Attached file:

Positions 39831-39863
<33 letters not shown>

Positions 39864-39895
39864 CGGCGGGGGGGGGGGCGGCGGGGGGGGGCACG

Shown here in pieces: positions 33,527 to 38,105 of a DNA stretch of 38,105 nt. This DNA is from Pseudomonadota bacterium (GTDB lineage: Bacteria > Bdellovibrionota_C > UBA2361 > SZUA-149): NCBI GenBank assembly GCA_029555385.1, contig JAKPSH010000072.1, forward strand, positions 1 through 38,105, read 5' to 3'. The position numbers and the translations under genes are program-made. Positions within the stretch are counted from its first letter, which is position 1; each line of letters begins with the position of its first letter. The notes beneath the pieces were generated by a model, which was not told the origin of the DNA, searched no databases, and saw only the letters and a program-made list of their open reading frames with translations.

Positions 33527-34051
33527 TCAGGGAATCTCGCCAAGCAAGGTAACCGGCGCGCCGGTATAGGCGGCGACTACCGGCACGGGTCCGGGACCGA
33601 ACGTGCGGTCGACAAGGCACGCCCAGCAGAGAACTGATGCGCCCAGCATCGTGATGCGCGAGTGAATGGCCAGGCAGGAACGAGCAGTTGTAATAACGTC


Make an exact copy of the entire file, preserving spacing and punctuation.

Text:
Positions 39831-39863
<33 letters not shown>

Positions 39864-39895
39864 CGGCGGGGGGGGGGGCGGCGGGGGGGGGCACG

Shown here in pieces: positions 33,527 to 38,105 of a DNA stretch of 38,105 nt. This DNA is from Pseudomonadota bacterium (GTDB lineage: Bacteria > Bdellovibrionota_C > UBA2361 > SZUA-149): NCBI GenBank assembly GCA_029555385.1, contig JAKPSH010000072.1, forward strand, positions 1 through 38,105, read 5' to 3'. The position numbers and the translations under genes are program-made. Positions within the stretch are counted from its first letter, which is position 1; each line of letters begins with the position of its first letter. The notes beneath the pieces were generated by a model, which was not told the origin of the DNA, searched no databases, and saw only the letters and a program-made list of their open reading frames with translations.

Positions 33527-34051
33527 TCAGGGAATCTCGCCAAGCAAGGTAACCGGCGCGCCGGTATAGGCGGCGACTACCGGCACGGGTCCGGGACCGA
33601 ACGTGCGGTCGACAAGGCACGCCCAGCAGAGAACTGATGCGCCCAGCATCGTGATGCGCGAGTGAATGGCCAGGCAGGAACGAGCAGTTGTAATAACGTC